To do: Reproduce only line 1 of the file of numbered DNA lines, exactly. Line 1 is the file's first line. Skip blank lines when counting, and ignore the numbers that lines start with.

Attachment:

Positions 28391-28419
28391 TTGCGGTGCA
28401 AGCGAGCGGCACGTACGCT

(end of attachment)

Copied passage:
Positions 28391-28419